Gila Monster (Heloderma suspectum) Population Genetics–Evolutionary Insights and Implications for Co

Edwards, Taylor University of Arizona Genetics Core University of Arizona Tucson, Arizona, USA taylore@email.arizona.edu

Farrar, Victoria Sophia College of Biological Sciences Department of Neurobiology, Physiology and Behavior University of California – Davis Davis, California USA

Bonine, Kevin Edward Department of Ecology and Evolutionary Biology University of Arizona Tucson, Arizona, USA

Biosphere 2 University of Arizona Tucson, Arizona, USA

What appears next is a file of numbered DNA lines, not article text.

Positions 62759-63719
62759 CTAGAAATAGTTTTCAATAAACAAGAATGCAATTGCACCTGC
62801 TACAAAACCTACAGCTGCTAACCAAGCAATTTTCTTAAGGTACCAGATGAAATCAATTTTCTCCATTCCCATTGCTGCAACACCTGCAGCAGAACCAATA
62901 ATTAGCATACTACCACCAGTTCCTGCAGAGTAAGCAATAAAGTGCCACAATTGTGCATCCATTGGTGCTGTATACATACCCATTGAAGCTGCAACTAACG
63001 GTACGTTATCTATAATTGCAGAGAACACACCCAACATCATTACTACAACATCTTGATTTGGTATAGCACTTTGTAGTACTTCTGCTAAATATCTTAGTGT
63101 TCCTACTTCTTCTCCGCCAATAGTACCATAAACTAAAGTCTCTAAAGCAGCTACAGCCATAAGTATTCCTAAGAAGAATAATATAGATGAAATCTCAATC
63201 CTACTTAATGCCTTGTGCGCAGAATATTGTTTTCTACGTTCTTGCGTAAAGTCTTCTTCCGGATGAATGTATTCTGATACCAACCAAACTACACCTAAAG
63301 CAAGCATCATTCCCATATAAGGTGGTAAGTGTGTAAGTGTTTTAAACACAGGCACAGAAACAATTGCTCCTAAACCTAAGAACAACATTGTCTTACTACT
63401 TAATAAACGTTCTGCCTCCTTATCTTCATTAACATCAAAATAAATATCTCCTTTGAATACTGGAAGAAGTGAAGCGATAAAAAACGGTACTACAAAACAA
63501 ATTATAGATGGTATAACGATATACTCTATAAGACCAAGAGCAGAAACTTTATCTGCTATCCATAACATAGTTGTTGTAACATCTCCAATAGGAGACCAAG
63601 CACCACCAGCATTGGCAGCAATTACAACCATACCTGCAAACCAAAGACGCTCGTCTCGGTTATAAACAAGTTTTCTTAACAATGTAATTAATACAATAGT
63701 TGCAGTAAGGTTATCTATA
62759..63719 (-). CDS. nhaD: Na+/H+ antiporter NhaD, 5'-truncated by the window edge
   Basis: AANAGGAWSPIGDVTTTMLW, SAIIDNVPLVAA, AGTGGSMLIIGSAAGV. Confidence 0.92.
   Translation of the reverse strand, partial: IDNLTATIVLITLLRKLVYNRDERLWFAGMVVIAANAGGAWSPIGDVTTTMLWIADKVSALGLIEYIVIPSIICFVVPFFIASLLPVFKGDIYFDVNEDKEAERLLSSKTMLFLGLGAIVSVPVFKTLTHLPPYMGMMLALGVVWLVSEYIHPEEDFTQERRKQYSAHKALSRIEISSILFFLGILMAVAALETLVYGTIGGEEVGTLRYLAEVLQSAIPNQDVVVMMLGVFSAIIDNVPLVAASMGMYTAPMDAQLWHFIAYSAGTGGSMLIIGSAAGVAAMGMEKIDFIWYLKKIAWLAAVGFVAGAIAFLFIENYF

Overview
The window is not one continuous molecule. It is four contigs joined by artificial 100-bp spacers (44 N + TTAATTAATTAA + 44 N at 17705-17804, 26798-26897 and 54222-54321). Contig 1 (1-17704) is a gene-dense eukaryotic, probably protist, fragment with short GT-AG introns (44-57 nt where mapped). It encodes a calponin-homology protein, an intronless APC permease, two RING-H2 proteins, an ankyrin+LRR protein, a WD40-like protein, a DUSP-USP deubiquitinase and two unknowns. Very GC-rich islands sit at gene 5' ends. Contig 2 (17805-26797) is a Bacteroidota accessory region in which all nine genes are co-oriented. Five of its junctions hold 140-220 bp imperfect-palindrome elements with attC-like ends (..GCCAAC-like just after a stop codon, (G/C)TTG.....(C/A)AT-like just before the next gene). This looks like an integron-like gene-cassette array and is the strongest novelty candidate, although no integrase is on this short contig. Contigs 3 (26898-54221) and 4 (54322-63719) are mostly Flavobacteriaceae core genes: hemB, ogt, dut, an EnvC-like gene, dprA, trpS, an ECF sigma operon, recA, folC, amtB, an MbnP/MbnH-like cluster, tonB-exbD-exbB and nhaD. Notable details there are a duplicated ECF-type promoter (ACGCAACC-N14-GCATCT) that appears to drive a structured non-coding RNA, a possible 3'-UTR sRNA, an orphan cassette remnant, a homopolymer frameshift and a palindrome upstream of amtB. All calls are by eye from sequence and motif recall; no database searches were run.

We conducted the first population study of the Gila Monster (Heloderma suspectum) at Saguaro National Park, Arizona to examine genetic diversity, assess demographic history and estimate effective population size. Using 18 microsatellite markers and 1195 bp of mitochondrial DNA sequence data, in conjunction with capture-recapture methods, we estimated total and effective population size of the approximately 80 km2 study area. We determined that the population protected within the National Park is healthy and robust. These data provide a crucial population genetic baseline for the species that can be used to monitor population trends at the park and throughout the species range. From this initial study, we can infer biogeographic patterns on a broader, geographic range through comparison with the phylogenetic and population genetic patterns of other Sonoran Desert reptiles, however, expanding the analyses to include additional populations throughout their range is necessary to better understand Gila Monster population viability.


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